This configuration forces CloudFormation to have a maximum of 100% of DesiredCount tasks (2 tasks) running and keep at least 50% of DesiredCount tasks (1 task) running during a deployment.

Example:

Start

new TaskDefinition

deploy new task

check health

deploy new task

Task #1 (version 1)

Task #1 (version 2)

Task #1 (version 2)

Task #1 (version 2)

Task #1 (version 2)

Task #2 (version 1)

Task #2 (version 1)

Task #2 (version 1)

Task #2 (version 1)

Task #2 (version 2)


Memory

The application from the tutorial uses more memory than the application previously defined in the template.
To see how much memory a docker image needs just start it locally and check its memory usage:

  • mvn clean install
  • mvn dockerfile:build
  • docker run -p 8080:8080 -t springio/gs-spring-boot-docker
  • docker stats


d:\UserFiles\bgally\Documents\Volluto\gs-spring-boot-docker>docker stats


CONTAINER ID    NAME            CPU %           MEM USAGE / LIMIT  MEM %           NET I/O         BLOCK I/O       PIDS
d11f221c9c70    confident_wiles  0.46%           257.1MiB / 1.934GiB   12.98%          2.09kB / 469B    627kB / 0B      29

In this case, the application uses around 257 MiB of memory. To make sure our application has enough headroom we just double that amount to 500 MiB in the TaskDefinition.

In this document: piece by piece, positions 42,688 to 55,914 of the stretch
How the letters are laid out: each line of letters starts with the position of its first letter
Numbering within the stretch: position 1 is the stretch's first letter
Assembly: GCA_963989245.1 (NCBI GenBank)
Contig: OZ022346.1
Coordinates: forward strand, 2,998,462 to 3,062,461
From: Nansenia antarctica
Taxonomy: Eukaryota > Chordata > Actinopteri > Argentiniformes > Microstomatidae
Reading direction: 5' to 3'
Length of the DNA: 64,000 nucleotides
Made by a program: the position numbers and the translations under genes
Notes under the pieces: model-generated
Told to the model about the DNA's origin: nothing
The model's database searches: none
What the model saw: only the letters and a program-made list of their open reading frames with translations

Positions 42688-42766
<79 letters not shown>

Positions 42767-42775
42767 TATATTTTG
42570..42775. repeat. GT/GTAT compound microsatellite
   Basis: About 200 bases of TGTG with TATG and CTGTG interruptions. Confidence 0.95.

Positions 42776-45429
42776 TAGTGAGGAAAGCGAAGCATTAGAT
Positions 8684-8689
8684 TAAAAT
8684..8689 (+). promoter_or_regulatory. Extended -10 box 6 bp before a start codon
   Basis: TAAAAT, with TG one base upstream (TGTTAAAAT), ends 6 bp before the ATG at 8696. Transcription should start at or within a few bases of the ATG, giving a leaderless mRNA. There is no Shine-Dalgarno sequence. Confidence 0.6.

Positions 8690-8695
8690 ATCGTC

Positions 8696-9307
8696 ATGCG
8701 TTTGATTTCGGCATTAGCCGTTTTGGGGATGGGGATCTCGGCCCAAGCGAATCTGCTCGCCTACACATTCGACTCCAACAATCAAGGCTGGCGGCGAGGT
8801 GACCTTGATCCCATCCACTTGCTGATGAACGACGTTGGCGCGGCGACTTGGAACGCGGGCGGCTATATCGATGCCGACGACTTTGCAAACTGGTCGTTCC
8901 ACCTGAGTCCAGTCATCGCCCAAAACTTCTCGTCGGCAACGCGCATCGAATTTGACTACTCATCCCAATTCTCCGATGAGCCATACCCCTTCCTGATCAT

master.yaml

Replace your master.yaml with the content below:

master.yaml

Description: >

 This template deploys a VPC, with a pair of public and private subnets spread 
 across two Availabilty Zones. It deploys an Internet Gateway, with a default 
 route on the public subnets. It deploys a pair of NAT Gateways (one in each AZ), 
 and default routes for them in the private subnets.

 It then deploys a highly available ECS cluster using an AutoScaling Group, with 
 ECS hosts distributed across multiple Availability Zones. 

 Finally, it deploys a pair of example ECS services from containers published in 
 Amazon EC2 Container Registry (Amazon ECR).

 Last Modified: 22nd September 2016
 Author: Paul Maddox <pmaddox@amazon.com>

Resources:

 VPC:
        Type: AWS::CloudFormation::Stack
        Properties:
            TemplateURL: <URI>/cloudformation/infrastructure/vpc.yaml